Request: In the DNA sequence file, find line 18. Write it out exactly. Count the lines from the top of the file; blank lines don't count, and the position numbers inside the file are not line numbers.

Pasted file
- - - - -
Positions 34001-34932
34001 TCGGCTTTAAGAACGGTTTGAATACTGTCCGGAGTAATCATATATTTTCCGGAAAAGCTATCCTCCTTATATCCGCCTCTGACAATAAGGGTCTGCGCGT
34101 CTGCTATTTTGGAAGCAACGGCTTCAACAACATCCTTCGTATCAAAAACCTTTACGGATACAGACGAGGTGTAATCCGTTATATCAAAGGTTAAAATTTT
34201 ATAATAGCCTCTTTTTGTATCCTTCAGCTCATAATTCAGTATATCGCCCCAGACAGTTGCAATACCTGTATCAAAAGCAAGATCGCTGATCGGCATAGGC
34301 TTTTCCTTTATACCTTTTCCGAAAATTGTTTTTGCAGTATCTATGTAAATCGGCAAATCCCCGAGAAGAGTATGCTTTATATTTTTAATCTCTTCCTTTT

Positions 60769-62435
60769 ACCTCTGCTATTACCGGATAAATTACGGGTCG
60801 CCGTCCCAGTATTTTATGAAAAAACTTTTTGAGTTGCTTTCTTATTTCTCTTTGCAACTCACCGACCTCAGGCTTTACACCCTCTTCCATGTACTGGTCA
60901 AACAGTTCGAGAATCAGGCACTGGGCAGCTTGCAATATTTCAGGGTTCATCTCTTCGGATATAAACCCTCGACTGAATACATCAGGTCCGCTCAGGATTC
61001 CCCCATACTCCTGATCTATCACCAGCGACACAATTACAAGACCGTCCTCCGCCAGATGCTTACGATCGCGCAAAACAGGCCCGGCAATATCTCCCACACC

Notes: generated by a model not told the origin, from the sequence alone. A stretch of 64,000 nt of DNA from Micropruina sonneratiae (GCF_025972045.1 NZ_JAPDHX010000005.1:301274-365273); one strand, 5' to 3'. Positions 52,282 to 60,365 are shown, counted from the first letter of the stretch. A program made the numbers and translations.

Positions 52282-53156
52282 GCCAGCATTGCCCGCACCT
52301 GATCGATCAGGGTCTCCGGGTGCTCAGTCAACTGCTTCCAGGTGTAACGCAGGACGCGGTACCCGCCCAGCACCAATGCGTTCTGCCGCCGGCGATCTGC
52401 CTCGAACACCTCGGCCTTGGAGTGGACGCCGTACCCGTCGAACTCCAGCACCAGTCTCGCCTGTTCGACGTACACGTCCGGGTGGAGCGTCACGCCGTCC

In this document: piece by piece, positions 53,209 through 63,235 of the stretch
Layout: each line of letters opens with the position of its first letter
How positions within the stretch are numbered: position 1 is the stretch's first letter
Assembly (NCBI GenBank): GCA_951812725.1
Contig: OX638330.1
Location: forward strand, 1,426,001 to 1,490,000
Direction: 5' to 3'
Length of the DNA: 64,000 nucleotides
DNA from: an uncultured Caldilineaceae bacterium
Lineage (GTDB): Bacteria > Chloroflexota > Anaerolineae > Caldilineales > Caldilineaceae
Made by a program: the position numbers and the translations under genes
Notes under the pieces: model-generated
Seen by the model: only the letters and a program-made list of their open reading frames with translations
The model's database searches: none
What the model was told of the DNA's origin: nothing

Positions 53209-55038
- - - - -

How positions within the stretch are numbered: position 1 is the stretch's first letter